There were several reasons why we chose to create a programmable infrared receiver device which can decode the signals of any pulse coded remote control. The first is simply a matter of convenience. Because most remote controls are brand sensitive, only that brand of receiver can accept and decode the signal (like a lock and a key). It becomes irritating when one suddenly finds out that one has lost the TV remote whilst lying down in a comfortable position. If one has a VCR or DVD remote nearby, he or she can then use that in its stead. Secondly, universal remotes these days are quite inexpensive but programmable remotes can run anywhere from a hundred to several hundred dollars. If the receiver is programmable and can be brand insensitive, then one can entertain the illusion of making any ordinary remote control programmable. Thirdly, as ECE majors interested in wireless communications, we thought it would be interesting to explore how IR signals are coded in a remote control.
We realize and consequently insist that our device can be implemented to control a myriad of applications such as TV, radio, computers, and so on. However, rather than implementing our device in every possible application we can think of, we have chosen to show its versatility on one application: Connect Four.
We chose Connect Four amongst other games because it allows us to use more buttons than just the key pad arrows as in most action games. Making 9 different columns and 8 different rows, we are able to utilize 9 buttons on a remote control. We can also program a second remote control for player 2 to use.
II. Background Math
There is not a lot of hardcore theoretical math involved in the decoding of IR signals. The only math we had to do was simple arithmetic to figure out a sampling rate at which we could attain the essence of the signal without excessive sampling. We have observed on the oscilloscope that the smallest pulse in any pulse-coded signal was 0.5 milliseconds. We chose a 0.1 millisecond sampling rate to take approximately 5 samples of the smallest pulse.
III. Logical Structure
Our design consists of two microcontroller units (MCUs). As shown in the diagram, the left MCU, communicates with the computer through serial port, accepts signals from the IR receiver via a serial like transmission, decodes the signals, and then outputs in parallel using port C (the numbers from 0x00 to 0x1A). The right MCU accepts the numbers 0x00 to 0x1A, each representing a remote control button. It also contains the video game programming and outputs to the Television. Pin A.0 is used between the two MCUs for the second MCU to communicate to indicate to the first MCU that the button number transmitted by the first has been received so that it can stop transmitting the same signal, and turn off port C before transmitting the next signal.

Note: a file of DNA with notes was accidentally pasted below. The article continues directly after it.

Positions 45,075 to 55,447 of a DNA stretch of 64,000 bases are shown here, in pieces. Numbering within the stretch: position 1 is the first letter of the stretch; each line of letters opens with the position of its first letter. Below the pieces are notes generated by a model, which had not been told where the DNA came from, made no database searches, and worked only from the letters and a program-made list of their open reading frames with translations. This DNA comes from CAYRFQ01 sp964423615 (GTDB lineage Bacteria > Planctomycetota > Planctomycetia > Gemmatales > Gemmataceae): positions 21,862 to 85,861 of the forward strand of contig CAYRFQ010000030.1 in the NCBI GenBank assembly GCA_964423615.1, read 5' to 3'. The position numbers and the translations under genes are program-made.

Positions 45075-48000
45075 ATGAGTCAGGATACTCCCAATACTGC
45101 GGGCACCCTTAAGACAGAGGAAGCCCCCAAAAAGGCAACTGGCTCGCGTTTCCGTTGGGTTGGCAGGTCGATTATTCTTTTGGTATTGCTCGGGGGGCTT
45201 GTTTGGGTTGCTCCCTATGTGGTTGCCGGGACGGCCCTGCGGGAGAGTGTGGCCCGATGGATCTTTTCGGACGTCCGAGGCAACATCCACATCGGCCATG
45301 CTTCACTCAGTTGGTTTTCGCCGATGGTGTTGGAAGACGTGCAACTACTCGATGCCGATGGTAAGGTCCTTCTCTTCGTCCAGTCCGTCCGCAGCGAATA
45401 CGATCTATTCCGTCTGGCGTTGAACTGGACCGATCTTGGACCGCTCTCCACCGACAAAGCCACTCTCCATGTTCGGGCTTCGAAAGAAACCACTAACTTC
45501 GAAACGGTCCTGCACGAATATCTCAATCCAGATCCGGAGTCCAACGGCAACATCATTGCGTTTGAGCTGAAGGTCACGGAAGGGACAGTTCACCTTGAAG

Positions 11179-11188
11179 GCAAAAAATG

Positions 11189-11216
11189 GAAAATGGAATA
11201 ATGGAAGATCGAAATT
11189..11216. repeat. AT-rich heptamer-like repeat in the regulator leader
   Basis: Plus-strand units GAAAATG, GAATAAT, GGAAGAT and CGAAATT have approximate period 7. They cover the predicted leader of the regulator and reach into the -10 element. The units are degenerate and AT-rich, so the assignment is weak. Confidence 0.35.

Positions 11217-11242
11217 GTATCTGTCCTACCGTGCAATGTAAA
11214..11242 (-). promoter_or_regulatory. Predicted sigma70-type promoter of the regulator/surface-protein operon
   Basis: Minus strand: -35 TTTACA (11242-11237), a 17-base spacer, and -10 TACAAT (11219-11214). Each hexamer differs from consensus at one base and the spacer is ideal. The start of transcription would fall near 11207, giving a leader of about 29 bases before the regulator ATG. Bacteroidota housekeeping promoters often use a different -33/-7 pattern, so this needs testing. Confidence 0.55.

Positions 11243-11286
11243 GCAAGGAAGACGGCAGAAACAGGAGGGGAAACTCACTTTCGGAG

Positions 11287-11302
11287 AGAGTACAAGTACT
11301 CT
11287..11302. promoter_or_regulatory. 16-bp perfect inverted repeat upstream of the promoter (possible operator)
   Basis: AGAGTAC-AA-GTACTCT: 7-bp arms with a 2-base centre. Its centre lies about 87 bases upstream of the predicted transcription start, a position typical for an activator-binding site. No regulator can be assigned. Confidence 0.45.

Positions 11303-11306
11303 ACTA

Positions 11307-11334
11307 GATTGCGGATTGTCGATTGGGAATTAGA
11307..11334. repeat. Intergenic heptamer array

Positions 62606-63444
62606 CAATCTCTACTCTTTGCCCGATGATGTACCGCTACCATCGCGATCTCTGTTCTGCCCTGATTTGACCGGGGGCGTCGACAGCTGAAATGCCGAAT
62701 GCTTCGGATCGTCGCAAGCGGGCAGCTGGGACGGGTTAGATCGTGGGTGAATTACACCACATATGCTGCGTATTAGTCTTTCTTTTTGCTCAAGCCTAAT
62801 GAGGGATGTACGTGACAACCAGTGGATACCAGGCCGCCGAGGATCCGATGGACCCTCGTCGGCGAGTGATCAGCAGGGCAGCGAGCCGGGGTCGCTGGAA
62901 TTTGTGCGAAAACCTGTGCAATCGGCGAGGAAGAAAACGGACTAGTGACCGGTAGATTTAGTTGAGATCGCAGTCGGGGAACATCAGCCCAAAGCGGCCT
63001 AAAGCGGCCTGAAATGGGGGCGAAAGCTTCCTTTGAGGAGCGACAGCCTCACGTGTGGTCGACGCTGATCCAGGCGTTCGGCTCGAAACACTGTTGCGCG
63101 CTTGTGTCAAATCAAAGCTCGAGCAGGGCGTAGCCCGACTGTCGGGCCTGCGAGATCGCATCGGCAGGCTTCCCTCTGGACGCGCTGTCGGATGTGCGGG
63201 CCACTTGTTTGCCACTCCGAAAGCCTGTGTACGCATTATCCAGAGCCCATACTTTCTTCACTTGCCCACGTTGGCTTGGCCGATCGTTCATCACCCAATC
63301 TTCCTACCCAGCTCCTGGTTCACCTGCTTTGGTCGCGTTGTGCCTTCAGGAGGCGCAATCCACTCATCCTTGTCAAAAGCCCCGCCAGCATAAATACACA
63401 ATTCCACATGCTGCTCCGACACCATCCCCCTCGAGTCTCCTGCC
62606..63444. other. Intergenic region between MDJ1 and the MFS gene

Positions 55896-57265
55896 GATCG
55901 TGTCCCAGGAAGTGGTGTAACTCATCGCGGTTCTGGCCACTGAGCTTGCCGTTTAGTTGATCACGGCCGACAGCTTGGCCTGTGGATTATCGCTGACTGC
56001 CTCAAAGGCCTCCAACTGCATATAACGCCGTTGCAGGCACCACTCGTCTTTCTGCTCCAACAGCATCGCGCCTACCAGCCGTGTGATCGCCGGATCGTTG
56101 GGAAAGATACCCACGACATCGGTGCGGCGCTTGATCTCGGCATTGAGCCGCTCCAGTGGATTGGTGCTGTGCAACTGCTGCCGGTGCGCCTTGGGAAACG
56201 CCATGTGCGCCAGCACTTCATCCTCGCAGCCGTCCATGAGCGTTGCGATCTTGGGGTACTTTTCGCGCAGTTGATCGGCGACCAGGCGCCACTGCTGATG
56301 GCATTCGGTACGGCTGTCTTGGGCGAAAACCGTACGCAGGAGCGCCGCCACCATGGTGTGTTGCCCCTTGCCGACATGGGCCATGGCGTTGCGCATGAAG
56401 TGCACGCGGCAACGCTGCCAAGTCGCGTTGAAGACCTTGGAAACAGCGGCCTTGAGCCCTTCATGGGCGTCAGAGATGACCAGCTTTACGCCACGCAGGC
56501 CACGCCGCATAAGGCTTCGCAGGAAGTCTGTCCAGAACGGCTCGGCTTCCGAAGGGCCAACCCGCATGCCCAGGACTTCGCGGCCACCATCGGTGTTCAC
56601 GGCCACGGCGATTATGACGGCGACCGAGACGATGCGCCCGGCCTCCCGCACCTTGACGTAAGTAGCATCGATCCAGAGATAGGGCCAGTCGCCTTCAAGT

IV. Hardware / Software Tradeoffs
As good ECE majors, it would not have been impossible for us to figure out a circuit that would decode the IR signals and put them into usable form. However, doing such would in reality be unnecessary. Using a single Atmel Mega 32 CPU, we can perform IR sampling, decoding, re-programming, storing, and communication with another device (such as a computer through RS232 as well as with another Mega 32 through port pins). We have used a second Atmel Mega 32 CPU to store our video game. In honest truth, most of our complexity comes from software that controls the hardware. Decoding the remote control signal and storing it in usable form was a bit tricky as the signal for each button was well over 128 x 0.5msec (extremely long sequence to decode manually). We compressed and stored the information in a 16-bit integer. We are convinced, however, that our implementation is effective as subsequent tests showed that the software took a matter of seconds to decode two entire remotes accurately, where it took us two lab periods just to decode and verify a single remote with an oscilloscope “by hand.” Again we utilized software for the RS232 communication with the computer. In order to make our receiver “programmable,” we modified the security system framework and menu from lab 3. Our video game was almost entirely software as we built upon the TV code utilized in lab 4. Our hardware complexity consists of several remote controls, infrared receiver at 38 kHz, two inter-communicating MCUs, a small circuit to the television, and an RS232 cable running to the computer.
V. Design Standards
Our design conforms with a variety of standards. In terms of IR remote control signals, there are three different popular standards: pulse-coded, space coded REC-80, and Shift coded RC-5. We conformed to the pulse-coded standard as that is used by several well-known brands including Sony. The carrier signal used by these remotes can go anywhere between 32 to 38 kHz so we used a IR receiver that picks up signals up to 38 kHz. Second of all we have conformed to the RS232 standard for serial communication between the computer and the MCU. We have also conformed to the EIA RS 170 and NTSC video standards. The EIA RS 170 is used for generating black and white signals for TVs in the United States. The NTSC standard dictates the rate in which the motion pictures would be displayed.
VI. Existing Patents, Trademarks, Copyrights:
This is discussed in III. Patents, Trademarks, and Copyrights under the 'Conclusions' link to the left.